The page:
Theta aurora, also referred to as transpolar auroral arcs, are sun-aligned auroral arcs that span across the entire polar cap connecting the nightside and dayside auroral oval in a shape that resembles the letter theta. Theta aurora are generated by solar wind-magnetosphere-ionosphere coupling processes during periods of northward interplanetary magnetic field, typically leading to quiet geomagnetic conditions. Their formation mechanisms are highly debated; there is evidence to support formation on both open and closed field lines as well as evidence to support separate formation mechanisms in the dayside and nightside polar cap region. Here we study the complex solar wind – magnetosphere coupling mechanisms involved in the formation and dynamics of theta aurora using both observations and numerical simulations.

Theta aurora are a particular form of auroras that occur over the polar cap that is usually void of auroral precipitation. The top row shows three satellite images over a 30-min period showing auroral oval (lighter shades) over the southern hemisphere polar regions.  The series shows the growth of the theta aurora – the bright tongue coming from the nightside (from the bottom) and reaching toward the dayside auroral oval (at the top). The second and third rows show the SWMF simulation results of Joule heating and field-aligned currents at the time steps. All results are from the southern hemisphere polar region. Image credit: Shannon Hill, manuscript in preparation.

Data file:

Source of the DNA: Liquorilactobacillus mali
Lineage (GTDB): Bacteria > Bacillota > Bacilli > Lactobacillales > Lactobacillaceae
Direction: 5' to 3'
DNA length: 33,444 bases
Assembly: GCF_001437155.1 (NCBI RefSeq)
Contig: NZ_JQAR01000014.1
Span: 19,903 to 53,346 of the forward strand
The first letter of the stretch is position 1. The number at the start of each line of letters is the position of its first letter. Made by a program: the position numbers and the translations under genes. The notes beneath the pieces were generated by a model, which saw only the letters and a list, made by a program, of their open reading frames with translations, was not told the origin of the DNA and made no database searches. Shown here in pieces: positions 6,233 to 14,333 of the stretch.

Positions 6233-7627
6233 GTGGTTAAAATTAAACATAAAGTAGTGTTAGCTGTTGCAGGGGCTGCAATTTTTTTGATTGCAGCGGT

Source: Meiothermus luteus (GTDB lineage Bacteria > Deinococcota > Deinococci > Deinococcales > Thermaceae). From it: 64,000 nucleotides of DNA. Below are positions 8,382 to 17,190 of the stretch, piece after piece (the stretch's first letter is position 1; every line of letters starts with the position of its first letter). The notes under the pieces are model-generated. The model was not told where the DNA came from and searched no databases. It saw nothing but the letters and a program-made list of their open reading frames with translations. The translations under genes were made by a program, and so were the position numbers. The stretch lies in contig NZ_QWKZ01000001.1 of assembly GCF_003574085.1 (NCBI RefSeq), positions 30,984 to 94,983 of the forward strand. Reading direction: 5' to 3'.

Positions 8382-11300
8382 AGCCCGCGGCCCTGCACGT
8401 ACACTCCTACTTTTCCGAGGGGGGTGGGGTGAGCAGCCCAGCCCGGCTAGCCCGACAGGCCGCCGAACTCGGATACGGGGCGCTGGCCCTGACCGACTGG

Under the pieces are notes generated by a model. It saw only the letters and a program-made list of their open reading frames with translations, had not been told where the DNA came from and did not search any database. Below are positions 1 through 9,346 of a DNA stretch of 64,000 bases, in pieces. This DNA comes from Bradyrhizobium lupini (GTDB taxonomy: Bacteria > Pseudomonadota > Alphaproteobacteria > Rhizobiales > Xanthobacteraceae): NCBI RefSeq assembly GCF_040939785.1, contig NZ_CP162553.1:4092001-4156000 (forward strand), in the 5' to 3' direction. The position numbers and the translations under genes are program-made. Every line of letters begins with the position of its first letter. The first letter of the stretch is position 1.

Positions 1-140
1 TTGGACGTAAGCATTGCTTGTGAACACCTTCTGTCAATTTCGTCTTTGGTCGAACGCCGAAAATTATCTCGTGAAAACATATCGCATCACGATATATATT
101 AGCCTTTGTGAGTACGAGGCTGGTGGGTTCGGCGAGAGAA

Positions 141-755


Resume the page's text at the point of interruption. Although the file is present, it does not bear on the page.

NASA logoThis research was funded by NASA and the UM Rackham Merit Fellowship


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